Interview with Joel Monegro of Union Square Ventures
Union Square Ventures is possibly the most well-known venture capital firm in NYC and one of the top firms in the US; contributing to their success is the firm’s willingness to look globally for the best investments. USV has not ignored the growth of startup hubs in Europe and recently several members of the team conducted investment Q&A panels over a two-week tour of Europe including Berlin and London. We spoke with Joel Monegro, an analyst on the investment team at USV who was part of the trip, about his experiences in Berlin and beyond.
You recently spent some time in Berlin with some of the USV partners. What was your impression of the Berlin startup scene and what did you do there?
I was in Europe for two weeks; one of those weeks focused on Berlin. I hadn’t been to Berlin in a long time—I was very impressed. We’ve been making an increasing number of investments in Germany, and particularly in Berlin where we are becoming more active. The culture there is interesting as there is a growing number of internationals moving to and working in Berlin, adding a really interesting vibe—similar to the diversity in New York City.
We were there running a panel discussion event with USV partners in cooperation with local partners. We had the audience submit questions ahead of time, so we ended up covering a broad range of topics, from the difference between raising money in the US and Europe to how we deal with personal data and security going forward. Many members of the Berlin startup ecosystem—both VCs and startups—attended.
What was particularly interesting you as you met the Berlin-based VCs and startups?
There seems to be a higher concentration of fintech companies in Europe than in the US. This is because the regulatory climate is more favorable and the technology is a lot more advanced in Europe. The US is stuck on a lot of outdated regulations and financial infrastructure; whereas Europe has the benefit of having implemented these systems a bit later, so they are a lot more modern. This is allowing fintech to grow in Europe a lot faster than in the US. There is also the advantage that when you get a banking license in one of the EU countries, you can do business with any EU resident.
What are the main differences you saw in the startup ecosystem in Berlin to the startup ecosystem in NYC?
The main difference is the number of companies that provide fintech services and the amount of capital they require to do that. There are a lot of companies in Europe that are raising money in fintech, but we’ve found they typically need to raise less money in Europe than they’d need to raise in the US. I was also struck by the amount of new banks emerging that are focused on providing financial services to millennials. We saw probably four of them, and they’re all based in Europe. I only know of one in the US.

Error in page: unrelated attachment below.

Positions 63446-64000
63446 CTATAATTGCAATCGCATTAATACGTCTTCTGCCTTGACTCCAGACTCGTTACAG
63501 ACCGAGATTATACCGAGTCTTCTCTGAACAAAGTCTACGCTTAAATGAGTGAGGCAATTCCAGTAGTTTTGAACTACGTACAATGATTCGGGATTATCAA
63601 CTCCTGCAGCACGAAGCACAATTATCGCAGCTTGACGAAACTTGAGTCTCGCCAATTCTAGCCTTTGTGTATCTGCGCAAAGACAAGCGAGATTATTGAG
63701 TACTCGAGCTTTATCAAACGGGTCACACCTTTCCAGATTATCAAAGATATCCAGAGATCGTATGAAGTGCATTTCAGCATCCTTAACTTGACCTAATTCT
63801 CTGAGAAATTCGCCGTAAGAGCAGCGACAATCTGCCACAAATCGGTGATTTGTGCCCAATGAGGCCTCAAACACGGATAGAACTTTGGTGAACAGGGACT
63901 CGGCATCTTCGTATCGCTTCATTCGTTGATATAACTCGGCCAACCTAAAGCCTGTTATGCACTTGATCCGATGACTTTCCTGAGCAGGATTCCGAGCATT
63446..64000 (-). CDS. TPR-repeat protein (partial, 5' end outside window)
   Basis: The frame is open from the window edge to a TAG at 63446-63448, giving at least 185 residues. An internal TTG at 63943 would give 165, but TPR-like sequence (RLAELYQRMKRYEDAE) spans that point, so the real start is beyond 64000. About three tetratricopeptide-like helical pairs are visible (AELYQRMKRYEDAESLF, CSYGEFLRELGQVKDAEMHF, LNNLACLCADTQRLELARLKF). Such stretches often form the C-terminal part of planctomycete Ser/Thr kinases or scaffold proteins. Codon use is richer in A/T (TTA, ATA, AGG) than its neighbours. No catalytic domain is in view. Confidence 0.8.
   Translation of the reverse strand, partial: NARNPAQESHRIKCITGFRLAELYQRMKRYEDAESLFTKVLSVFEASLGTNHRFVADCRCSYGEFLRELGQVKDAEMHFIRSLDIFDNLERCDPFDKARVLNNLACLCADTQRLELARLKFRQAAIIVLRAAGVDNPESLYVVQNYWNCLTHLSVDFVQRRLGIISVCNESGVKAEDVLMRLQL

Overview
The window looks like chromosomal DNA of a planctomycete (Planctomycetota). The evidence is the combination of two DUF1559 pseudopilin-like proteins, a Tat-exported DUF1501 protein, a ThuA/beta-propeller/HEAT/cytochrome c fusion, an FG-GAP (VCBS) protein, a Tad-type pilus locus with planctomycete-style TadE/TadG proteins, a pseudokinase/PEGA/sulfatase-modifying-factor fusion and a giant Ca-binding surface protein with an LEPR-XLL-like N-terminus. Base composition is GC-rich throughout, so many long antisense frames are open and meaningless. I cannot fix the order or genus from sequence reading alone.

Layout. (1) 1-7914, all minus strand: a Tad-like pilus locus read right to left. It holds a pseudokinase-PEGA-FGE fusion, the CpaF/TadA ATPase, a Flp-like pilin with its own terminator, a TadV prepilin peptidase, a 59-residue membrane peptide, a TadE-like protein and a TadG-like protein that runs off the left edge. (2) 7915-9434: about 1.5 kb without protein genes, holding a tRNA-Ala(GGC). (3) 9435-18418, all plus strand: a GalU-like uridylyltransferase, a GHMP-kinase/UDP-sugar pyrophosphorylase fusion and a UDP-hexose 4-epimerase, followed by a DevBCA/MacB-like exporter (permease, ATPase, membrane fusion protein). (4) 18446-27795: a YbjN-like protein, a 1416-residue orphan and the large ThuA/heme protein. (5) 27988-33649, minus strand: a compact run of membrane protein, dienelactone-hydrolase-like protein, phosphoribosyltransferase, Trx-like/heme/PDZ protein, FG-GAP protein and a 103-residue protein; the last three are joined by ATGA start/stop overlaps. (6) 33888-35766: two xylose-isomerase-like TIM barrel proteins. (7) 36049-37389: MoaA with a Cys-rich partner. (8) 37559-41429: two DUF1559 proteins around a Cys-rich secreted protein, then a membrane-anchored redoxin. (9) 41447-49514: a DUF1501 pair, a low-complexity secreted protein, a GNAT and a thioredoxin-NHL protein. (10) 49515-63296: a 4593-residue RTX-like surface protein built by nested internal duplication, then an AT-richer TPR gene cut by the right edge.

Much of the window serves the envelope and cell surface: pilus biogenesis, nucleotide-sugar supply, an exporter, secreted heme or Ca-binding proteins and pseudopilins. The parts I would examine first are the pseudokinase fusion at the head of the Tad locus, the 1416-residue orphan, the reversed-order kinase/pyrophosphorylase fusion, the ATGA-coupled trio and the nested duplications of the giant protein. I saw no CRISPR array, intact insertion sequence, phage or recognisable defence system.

Do you think NYC is losing its status as the finance capital of the world?
London and Germany are definitely betting on that. I think that could be the case.
What are the biggest hurdles to investing in Berlin?
We have an internal joke here at USV that just the mechanics of closing an investment is pretty crazy in Berlin. It takes a really long time, even more if you’re a US-based investor. This is because German laws around raising capital are pretty strange—one part of the process requires someone to read aloud to a notary the entire closing documents of the investment, letter by letter. It’s really expensive and time consuming. Whereas in the US it’s fairly easy and straightforward to close an investment.
Do you think that puts off US VCs from investing in Germany?
I’ve only spoken to a few VCs who have considered investing in Germany and then haven’t; it does seem that being unfamiliar with the process puts them off a little bit.
What are the big investment hurdles in NYC?
The main hurdle in NYC is that there is a lot more competition in US-based fields than in European fields. You have to compete with more VCs for a good US-based deal than for a good Europe-based deal. In NYC you’re competing not just with other NYC VC firms, but also European firms and West Coast US firms.
What changes would you like to see in the investment environment in Berlin?
In Berlin, we would be thrilled to see change in the way deals are closed—to make it easier and faster. We really like investing in Berlin, but our only complaint is the actual closing process. Maybe Berlin could take a leaf out of NYC’s book for that.
What other cities in Europe did you visit on this tour? Other than Berlin, where was most interesting to you?
My trip started in Helsinki, then Estonia, then London, Barcelona, and Berlin. Tallinn in Estonia for sure was one of the most interesting. Estonia is kind of a startup country with a startup economy. They have the highest concentration of startups per capita in Europe. Tallinn is a tiny city but has great energy and a lot of smart people, but very little venture capital supply. These companies typically raise from VCs in Europe, but I think there are a lot of opportunities in Estonia in the future for US VCs. I’m certainly going to pay more attention in future.
Do you expect to be making more European investments in Berlin and beyond?
Europe is increasingly interesting and more and more good companies are coming out of Europe. We are really optimistic about investing in Europe. Of the last six deals we’ve made, five have been in Europe. We have about fifteen investments total in Europe and we expect that to continue increasing as the world becomes more globalized.
Skype has been around for a while, but new tools like Slack allow people to keep in touch with team members in a more efficient way and it’s getting easier to work with European companies.
Joel Monegro is an analyst on the team at Union Square Ventures. @jmonegro